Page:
Status as incentives
The games we play also start changing our values, to the point where we change what status looks like to each of us. This is most apparent when we start choosing a job, field, or career we work in—or even a place we want to move to.
If you choose finance, you’ll tend to develop a certain set of values (hypothetically, monetary success, risk aversion, etc.). If you work in software, you’ll develop a different set (hypothetically impact, power, user experiences, scale, etc.). If you work in research, still a different one (accuracy, clarity, and organization, etc.) And still different in professional hip-hop (fame, relevance, critical acclaim, monetary success, etc.). These are all different criteria for signalling status, which itself is a specific objective.
Even if people literally look like they are playing the same game, they can have entirely different objectives as well. For example, if there’s a group of people playing a board game, there’s a good chance that some people are playing to win (what James P. Carse calls a finite game), and others are just playing to have a good time—to create a shared experience for everyone.
A game is a worldview
That doesn’t mean everyone participating in the same arena is playing the same game. I mentioned Ye, Drake, and Pusha T earlier. By contrast, consider Donald Glover (who records music as Childish Gambino) saying, “This ain’t a job to me. I’m in the influence game. And I think my world is better than most people’s. So I’m trying to make the most people believe in my world. That’s relevancy.” In other words, Glover opted not to play the game of professional rap (“Rec League, I ain’t paying to ball”); he chose a different path, one he calls the influence game.
Glover’s perspective is reminiscent of Chamath Palihapitiya talking about worldviews; Glover uses storytelling and culture to try to get the most people to buy into his world, and Palihapitiya is using his capital. That earlier section I wrote a segment hints at this: a game can also develop into a worldview. Some of these games end up taking the form of a religion, each with its own value systems and symbols.
In finite games, in order for someone to win, another person has to lose; it’s inherently a status game, driven through competition and a set of rules. That’s why many of us don’t take recreation leagues, moral victories, or participation ribbons seriously.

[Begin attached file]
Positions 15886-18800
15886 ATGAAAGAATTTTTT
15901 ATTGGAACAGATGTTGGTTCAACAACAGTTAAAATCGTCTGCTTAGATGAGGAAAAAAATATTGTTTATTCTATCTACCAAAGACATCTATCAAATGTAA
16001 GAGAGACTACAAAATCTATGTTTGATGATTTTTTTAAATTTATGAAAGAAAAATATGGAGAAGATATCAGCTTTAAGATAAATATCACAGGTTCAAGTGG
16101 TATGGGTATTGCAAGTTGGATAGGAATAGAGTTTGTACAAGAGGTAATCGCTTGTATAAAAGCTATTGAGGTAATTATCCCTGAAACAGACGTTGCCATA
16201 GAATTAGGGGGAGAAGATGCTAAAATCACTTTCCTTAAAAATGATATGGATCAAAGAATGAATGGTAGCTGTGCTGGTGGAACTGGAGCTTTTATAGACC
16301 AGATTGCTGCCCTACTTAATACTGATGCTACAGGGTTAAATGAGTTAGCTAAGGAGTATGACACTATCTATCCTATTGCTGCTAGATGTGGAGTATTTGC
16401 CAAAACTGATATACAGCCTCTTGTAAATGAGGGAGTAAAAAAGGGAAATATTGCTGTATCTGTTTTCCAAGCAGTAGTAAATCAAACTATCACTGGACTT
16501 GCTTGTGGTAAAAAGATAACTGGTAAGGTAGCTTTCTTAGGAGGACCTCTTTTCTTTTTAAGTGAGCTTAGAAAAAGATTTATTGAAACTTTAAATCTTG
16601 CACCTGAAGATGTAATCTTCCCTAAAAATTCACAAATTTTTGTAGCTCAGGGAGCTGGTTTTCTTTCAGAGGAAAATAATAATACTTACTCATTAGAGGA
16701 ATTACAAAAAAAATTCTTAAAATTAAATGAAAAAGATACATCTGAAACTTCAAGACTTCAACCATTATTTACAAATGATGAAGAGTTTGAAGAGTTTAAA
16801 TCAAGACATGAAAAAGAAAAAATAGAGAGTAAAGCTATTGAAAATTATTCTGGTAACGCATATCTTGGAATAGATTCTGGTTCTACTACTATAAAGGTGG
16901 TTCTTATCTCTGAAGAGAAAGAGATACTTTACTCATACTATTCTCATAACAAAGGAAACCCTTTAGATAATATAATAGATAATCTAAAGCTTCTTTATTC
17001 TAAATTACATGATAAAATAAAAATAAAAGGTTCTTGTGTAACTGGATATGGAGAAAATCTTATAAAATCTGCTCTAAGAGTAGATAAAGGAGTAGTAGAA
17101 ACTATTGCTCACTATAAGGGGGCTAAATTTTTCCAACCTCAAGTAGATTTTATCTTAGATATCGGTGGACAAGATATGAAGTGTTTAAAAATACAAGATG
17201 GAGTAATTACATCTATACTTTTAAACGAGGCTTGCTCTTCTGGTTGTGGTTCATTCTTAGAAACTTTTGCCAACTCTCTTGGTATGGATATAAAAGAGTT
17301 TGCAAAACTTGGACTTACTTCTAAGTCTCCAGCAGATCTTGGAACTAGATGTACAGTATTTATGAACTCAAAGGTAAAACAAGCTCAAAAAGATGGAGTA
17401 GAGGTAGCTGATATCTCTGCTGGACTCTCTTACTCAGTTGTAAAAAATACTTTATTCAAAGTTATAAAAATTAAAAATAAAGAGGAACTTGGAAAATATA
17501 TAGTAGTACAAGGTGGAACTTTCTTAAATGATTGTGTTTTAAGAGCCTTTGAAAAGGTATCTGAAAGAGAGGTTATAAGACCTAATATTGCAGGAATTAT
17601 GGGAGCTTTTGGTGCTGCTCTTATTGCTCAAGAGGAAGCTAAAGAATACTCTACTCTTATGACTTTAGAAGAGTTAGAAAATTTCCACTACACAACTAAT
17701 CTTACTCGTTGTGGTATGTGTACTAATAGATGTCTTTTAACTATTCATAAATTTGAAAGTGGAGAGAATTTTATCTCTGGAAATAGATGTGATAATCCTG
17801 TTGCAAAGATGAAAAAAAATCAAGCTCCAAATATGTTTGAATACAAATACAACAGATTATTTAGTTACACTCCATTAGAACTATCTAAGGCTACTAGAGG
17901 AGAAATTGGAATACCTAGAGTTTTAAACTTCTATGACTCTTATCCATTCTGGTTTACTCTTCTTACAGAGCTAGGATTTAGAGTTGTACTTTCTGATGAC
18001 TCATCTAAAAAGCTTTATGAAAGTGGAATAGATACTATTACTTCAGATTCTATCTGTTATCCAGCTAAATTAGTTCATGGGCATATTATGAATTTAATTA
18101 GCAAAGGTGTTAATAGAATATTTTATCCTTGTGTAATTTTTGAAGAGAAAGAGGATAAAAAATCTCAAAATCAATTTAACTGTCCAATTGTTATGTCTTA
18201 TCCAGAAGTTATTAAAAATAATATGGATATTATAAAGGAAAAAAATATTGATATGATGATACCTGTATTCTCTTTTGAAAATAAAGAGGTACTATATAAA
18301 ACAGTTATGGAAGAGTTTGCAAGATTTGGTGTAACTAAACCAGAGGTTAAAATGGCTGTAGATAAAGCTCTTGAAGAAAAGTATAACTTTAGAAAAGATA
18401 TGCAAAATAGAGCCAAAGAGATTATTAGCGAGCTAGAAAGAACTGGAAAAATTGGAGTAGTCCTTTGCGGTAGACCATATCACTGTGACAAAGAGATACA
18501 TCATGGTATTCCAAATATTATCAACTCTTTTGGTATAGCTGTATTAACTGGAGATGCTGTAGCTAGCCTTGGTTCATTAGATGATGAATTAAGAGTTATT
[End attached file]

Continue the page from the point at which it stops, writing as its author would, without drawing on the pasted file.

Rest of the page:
Those that do take these milestones seriously are playing infinite games; games where the objective is simply to keep on playing. If you’re still confused about the difference, here’s a recent real-world story of people playing a finite game vs. people playing an infinite game.
In The Courage to Be Disliked, Ichiro Kishimi and Fumitake Koga write, “On the same level playing field, there are people who are moving forward, and there are people who are moving forward behind them. Keep that image in mind. Though the distance covered and the speed of walking differ, everyone is walking equally in the same flat place. The pursuit of superiority is the mind-set of taking a single step forward on one’s own feet, not the mind-set of competition of the sort that necessitates aiming to be greater than other people.”
If inner peace and happiness is your objective, you’re probably best off playing a style of game that Kishimi and Koga suggest: an infinite game, where everyone is on level playing ground, and moving forward at different speeds and distances. You’ll also need to find people who are playing the game like this, with the objective not to finish the game in their victory, but to help each other and to enable everyone to continue playing.
If you realize you’ve picked the wrong game, that’s okay too. Today is the day you can change your perspective, and pick a new one.